Others, such as Souleymane Abakar Adoum, showed their loyalty in the 2005-2009 crisis when many Zaghawa close to Déby shifted to the opposition led then by Tom and Timane Erdimi. In terms of military and security, the same people will be in charge in the transition. And there is no reason to expect changes from them in the management of the Chadian State.
Yet, installing the son on his father's chair is controversial. Dynasties are not accepted by Zaghawa and neither are they popular elsewhere. Mahamat Idriss is seen as neither charismatic nor impressive.
Niger's new President, Mohamed Bazoum, advised the generals to appoint civilian figures and launch a national dialogue but the CMT and Mahamat Idriss flatly rejected any compromise. This slight to Bazoum was the new regime's first mistake in the region. Then the military's crackdown on protestors on 27 April was another blow to the CMT's credibility.
The transition seems to have been shortened to just enough time to prepare Mahamat Idriss to become the chairman of the ruling party, the Mouvement Patriotique du Salut (MPS), and then orchestrate a resounding election victory.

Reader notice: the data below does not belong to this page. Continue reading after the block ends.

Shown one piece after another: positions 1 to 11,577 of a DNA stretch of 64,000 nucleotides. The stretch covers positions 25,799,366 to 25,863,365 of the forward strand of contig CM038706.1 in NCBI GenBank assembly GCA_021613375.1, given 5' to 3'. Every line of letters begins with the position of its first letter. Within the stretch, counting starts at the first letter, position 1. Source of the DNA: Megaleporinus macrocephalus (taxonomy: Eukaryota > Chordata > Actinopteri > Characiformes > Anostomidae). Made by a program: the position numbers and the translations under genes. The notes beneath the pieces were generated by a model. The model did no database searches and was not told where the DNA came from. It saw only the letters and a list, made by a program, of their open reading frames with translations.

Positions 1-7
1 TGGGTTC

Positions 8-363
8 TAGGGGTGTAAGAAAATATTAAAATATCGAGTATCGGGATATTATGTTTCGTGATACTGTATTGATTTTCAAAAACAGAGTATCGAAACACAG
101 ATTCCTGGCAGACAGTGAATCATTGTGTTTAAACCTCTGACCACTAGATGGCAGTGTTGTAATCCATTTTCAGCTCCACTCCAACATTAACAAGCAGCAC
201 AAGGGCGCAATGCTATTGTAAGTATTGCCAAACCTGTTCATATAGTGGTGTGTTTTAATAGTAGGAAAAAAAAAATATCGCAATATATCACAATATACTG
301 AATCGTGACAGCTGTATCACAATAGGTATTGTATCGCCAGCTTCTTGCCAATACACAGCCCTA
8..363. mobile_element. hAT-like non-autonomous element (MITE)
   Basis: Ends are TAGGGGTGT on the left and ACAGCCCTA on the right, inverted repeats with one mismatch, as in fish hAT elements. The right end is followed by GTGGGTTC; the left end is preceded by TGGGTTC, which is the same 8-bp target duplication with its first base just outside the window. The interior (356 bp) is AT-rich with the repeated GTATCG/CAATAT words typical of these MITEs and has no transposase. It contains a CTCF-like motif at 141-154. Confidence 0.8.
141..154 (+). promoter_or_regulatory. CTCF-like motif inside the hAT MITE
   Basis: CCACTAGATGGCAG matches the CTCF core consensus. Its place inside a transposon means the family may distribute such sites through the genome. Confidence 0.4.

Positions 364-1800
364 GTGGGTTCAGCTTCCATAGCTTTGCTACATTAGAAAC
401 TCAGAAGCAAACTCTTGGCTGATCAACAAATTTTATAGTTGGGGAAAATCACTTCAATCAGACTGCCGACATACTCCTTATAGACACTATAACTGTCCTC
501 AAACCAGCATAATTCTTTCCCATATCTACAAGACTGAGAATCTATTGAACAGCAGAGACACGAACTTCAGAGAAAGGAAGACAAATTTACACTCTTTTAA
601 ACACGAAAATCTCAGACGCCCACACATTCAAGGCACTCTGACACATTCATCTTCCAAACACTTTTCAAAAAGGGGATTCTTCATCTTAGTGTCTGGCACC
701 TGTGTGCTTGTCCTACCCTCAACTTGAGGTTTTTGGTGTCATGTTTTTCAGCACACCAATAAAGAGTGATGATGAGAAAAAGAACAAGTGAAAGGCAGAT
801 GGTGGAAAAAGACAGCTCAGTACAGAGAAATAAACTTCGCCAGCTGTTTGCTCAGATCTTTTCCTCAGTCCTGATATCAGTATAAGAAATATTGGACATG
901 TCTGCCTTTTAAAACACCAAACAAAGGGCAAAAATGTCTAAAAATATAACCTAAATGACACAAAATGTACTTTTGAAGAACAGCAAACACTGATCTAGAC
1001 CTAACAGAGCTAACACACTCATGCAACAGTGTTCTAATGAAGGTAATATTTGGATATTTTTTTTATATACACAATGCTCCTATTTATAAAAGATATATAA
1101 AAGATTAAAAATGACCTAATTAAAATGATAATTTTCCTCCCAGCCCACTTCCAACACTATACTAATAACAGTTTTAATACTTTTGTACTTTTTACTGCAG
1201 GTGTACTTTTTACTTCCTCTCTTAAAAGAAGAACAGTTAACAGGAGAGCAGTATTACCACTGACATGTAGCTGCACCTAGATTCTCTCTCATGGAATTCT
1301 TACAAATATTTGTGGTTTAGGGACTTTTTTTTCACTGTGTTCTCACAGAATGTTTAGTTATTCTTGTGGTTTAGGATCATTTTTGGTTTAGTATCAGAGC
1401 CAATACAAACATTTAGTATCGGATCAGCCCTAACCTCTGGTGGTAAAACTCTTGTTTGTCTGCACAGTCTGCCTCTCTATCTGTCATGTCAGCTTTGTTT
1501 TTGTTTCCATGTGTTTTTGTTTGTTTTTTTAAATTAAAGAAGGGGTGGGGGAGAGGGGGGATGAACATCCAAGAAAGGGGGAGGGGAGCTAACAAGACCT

The French government's relations with Mahamat Déby will be dominated by its view of Chad's military role in the region. After endorsing Mahamat's coup and the suspension of the constitution, Paris embarked on an awkward alliance with the junta in Ndjamena about which it now appears to have second thoughts.
Another risk for Ndjamena and Paris is that rebel groups based in Libya such as FACT may find fresh support from Russia. Although Moscow has been disappointed by the military failures of its elderly protégé and rogue general Khalifa Haftar in Libya (who had helped arm FACT and other rebel groups), it could emerge as a geopolitical winner in the region. It will be encouraged by the wave of anti-French sentiment in the region, now boosted by Paris's questionable support for Mahamat Déby's succession.
THE GENERALS, THE CLANS AND THEIR ALLIES
Even before the protests on 27 April and growing international criticism, the Conseil militaire de transition (CMT) was looking fragile. The regional origins of its members is problematic: not all of them are Zaghawa and it is more a Bornu-Ennedi-Tibesti (BET) configuration than a Chadian one. Of the CMT's 14 members: 7 are Zaghawa, 2 Gorane, 1 Tubu, 1 Tama, 1 Arab and 2 Sara.